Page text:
Forever is a long time.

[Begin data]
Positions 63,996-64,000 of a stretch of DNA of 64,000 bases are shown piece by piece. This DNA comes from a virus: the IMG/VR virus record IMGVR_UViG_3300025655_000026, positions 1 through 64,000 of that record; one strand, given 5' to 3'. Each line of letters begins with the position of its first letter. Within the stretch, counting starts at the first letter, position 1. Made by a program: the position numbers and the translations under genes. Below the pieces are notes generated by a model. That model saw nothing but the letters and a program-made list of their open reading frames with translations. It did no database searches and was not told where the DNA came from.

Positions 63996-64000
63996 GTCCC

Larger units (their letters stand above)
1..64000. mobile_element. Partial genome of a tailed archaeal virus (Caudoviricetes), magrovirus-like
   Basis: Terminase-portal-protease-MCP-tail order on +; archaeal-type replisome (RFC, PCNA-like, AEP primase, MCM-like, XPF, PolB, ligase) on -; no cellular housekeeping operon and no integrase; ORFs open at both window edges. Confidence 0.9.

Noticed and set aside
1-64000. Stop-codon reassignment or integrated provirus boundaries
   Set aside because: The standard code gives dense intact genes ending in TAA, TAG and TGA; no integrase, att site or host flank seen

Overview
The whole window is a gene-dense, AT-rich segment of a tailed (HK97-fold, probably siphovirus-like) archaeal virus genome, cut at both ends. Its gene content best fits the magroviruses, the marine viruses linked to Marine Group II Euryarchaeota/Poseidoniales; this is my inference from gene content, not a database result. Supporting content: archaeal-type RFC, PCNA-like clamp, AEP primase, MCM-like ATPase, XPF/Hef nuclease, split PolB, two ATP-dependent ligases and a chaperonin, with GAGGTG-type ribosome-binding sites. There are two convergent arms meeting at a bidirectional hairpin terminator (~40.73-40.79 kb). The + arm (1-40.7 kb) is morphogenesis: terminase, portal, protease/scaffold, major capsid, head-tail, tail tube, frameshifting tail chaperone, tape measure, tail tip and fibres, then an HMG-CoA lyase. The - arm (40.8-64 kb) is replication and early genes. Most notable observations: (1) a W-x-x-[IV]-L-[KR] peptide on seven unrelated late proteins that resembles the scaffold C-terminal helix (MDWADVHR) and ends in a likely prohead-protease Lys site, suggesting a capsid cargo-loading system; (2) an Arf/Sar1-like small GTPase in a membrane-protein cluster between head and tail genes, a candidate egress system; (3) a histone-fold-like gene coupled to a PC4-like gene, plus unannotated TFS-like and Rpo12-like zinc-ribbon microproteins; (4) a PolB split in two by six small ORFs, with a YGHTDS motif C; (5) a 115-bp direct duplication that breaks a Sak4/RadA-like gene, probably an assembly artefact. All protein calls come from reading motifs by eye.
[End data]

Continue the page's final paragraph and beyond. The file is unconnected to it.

I find interesting what you say but I would not dare to analyse or even to give my opinion on possible improvements concerning product engineering, management for business or whatever decisions, right or wrong, a group of talented people made when creating and building a learning tool or developing a product. It has nothing to do with my level of expertise in that specific field; the thing is that I respect too much the time an energy that The Magnificient Seven and many other collaborators put along many years to invent, plan, develop, build and continuously improve WaniKani. In other words, if I find myself thinking that some functionality isn’t good or doesn’t make sense, first I think if it doesn’t make sense to me, and second I think if it’s even possible that I found a problem that the talented people committed to build WaniKani didn’t think about before me. Of course, I’m talking about changes and improvements concerning WaniKani core specifications or even the business model. I’m too cautious not to be thoughtless. It’s like thinking “Why Amazon has this sidebar on the top-right corner in its front-page?”. Well, even if it’s an annoying sidebar and I don’t get the reason for that the thing is that it’s f***ing Amazon and I’m sure that 30 people on a round table discussed this right-corner sidebar thing for 8 hours to finally decide it’s the best thing to do for some reason I don’t know.